The second iteration of our bioinformatics summer course, Analyzing Next-Generation Sequencing Data, just finished. It was a great success, at least judging from the comments that people made to us personally; the evaluations aren't yet complete.
The what: a two week course on analyzing next-gen sequencing data, using the Amazon cloud, for biologists with no prior computational experience.
The who: 2 instructors (myself and Ian Dworkin), 4 TAs (Jason, Likit, Rose, and Chris), and two visiting faculty (Istvan Albert and Erich Schwarz). 24 students, from 5 of the seven continents (Australia, South America, Europe, Asia, and the US).
The where: two weeks out at the lush Kellogg Biological Station, a research station in west mid-Michigan (just north of Kalamazoo).
As with last year's course, we taught students to use Amazon AWS for all their computing needs, including compute and data storage. We had an education grant from Amazon this year, which let us play with more and niftier services: I used less (well, no) S3 and more/bigger EC2 machines with EBS volumes and snapshots. This worked fantastically well, with the main problem being the lousy connection between our room and the rest of the campus, which led to occasional bottlenecks as 24 students tried to bring up their machines. I don't know how many people are taking even partial advantage of AWS for their classes, but the sheer awesomeness of the cloud for teaching computer science and scientific computation is something that needs to be broadcast.
The students this year were more motivated, if possible, than last year's. If I had more than two points on the graph, I'd suggest that there was a trend here: everyone is getting this data, and nobody has the least #!%!@^@#% idea what to do with it. (Oh, heck, it's an obvious trend ;). One fallout from this is that we challenged the students with more scripting, and were rewarded -- most people seemed to think it was a good intro, although we'll have to see what happens down the road with that. (Also see this great Nat. Methods technology feature, replete with quotes from yours truly, about programming in biology.)
The students this year were also more diverse. Last year we had 33 applicants for 24 slots, and I accepted 24 and 23 came. This year we had 133 applicants (!!) for 24 slots, and all 24 were taken (although I had to fill a slot from one student who simply didn't show up. Bad person. No cookie for you.). This led to more diversity in backgrounds, skill sets, and training. We even let a bioinformatician slip in to the course by accident ;')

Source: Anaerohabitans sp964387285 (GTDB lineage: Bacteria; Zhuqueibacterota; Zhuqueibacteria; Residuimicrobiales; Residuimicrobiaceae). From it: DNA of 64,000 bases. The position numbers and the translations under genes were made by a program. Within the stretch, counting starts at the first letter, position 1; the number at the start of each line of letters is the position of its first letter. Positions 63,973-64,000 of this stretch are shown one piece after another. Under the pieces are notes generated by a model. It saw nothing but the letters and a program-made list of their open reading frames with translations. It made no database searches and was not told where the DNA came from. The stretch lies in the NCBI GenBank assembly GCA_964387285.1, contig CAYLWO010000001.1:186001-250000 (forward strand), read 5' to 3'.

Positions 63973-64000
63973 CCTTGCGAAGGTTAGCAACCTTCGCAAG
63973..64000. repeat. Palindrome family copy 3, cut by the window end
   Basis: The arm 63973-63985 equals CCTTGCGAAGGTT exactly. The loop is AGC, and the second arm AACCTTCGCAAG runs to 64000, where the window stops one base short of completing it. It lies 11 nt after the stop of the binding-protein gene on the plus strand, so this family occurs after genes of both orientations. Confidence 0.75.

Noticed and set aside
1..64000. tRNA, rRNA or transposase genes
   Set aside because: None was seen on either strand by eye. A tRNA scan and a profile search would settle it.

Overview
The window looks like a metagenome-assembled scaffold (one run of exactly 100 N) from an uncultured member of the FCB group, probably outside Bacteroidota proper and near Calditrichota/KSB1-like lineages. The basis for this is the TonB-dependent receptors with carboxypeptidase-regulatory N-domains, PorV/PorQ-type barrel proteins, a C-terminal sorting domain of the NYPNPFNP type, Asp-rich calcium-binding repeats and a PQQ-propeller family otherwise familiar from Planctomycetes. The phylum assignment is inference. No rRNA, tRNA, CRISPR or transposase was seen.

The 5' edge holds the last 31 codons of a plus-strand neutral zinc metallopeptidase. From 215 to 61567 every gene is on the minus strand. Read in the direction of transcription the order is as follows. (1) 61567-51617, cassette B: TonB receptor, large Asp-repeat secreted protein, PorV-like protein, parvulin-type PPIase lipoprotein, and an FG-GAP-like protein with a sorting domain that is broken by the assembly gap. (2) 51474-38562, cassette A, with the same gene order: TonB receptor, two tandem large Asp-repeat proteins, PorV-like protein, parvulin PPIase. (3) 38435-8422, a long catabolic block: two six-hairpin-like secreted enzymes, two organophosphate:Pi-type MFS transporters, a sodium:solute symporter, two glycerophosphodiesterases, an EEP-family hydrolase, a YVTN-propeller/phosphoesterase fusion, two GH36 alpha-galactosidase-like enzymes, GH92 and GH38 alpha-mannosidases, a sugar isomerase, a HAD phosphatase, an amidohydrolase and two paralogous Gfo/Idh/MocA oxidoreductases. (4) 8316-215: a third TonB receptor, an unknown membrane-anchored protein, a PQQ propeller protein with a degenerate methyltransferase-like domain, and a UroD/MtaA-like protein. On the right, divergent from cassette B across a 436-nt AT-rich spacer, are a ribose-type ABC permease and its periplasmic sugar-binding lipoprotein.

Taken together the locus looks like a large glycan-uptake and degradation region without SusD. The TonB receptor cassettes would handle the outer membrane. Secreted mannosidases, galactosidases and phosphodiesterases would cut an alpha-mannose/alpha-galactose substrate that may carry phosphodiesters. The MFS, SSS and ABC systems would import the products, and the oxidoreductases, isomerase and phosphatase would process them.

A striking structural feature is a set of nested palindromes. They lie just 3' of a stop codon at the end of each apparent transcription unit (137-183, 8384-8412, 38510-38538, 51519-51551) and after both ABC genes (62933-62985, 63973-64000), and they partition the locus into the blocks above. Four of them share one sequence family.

Very interestingly, the range of critters under study were more diverse. This was partly due to selection criteria -- Ian and I did most of the selecting, and as we are both evolution-curious, we tried to pick a diverse group of critters. Notables included: two cnidarian researchers, one dinoflagellate researcher (their critter had a freaking' 64 GB genome... that's 21 times human!), a last-minute lophotrochozoan person, someone working with 20-odd microbial genomes, a mouse/human xenografter, someone studying a symbiont of a symbiont, and someone working on strange, edible sea critters, as well as many others that I'm forgetting about. I think another trend that is probably completely obvious to those of working in evolution studies is that literally everything on this planet is getting blended up and thrown into sequencers -- and there ain't no reference genomes for these critters...
As with last year, we tried to pass on the message that this was a very immature and fast moving field, and you had to worry a lot about the quality of your sequence, on top of all the other issues. Interestingly, this was a strong message from Istvan Albert's talk, too; I know that Ian and I both tend to be very skeptical of next-gen sequence quality, but people are sometimes skeptical of the strength of our skepticism, so it was nice to hear the same message from someone completely different!
Less of my hair follicles were lost this year due to Ian's participation as co-instructor as well as the awesome guest lecturers. That was nice. Sleep was still hard to find, but I had more fun and less moments of sheer terror.
All of our tutorials are copy-paste and freely available under a Creative Commons/Attribution license. Please use and abuse! There are tutorials on basic mapping and assembly, transcriptome analysis, ChIP-seq, and resequencing analysis available, among others.
One piece of good news for students that want to take this course: it looks like the 2012 course will be happening! Were it to happen, it would be around June 4 - June 15. Same bat place. I will announce it here and everywhere & link to it from the old course page.
A few other courses have sprung up. The three that I think look the best are: the UC Davis course, in September; the NESCent course; and the Ft. Collins workshop on Comparative Genomics, happening in July (next week!). CSHL is running a few different courses (programming for biologists, advanced sequencing technologies, and computational/comparative genomics). The Davis course is the only one that uses the cloud much, which is a shame; the cloud usage is something that a lot of people seem to like about our course, and it's really convenient for people from institutions without significant compute resources. (Note that I know the NESCent course, at least, was just as oversubscribed as ours. There's room out there for more courses!)
BTW, we'd love to find someone interested in writing up our course (and maybe these others?) for a news piece in some journal. Drop me a note at email@example.com if you are interested!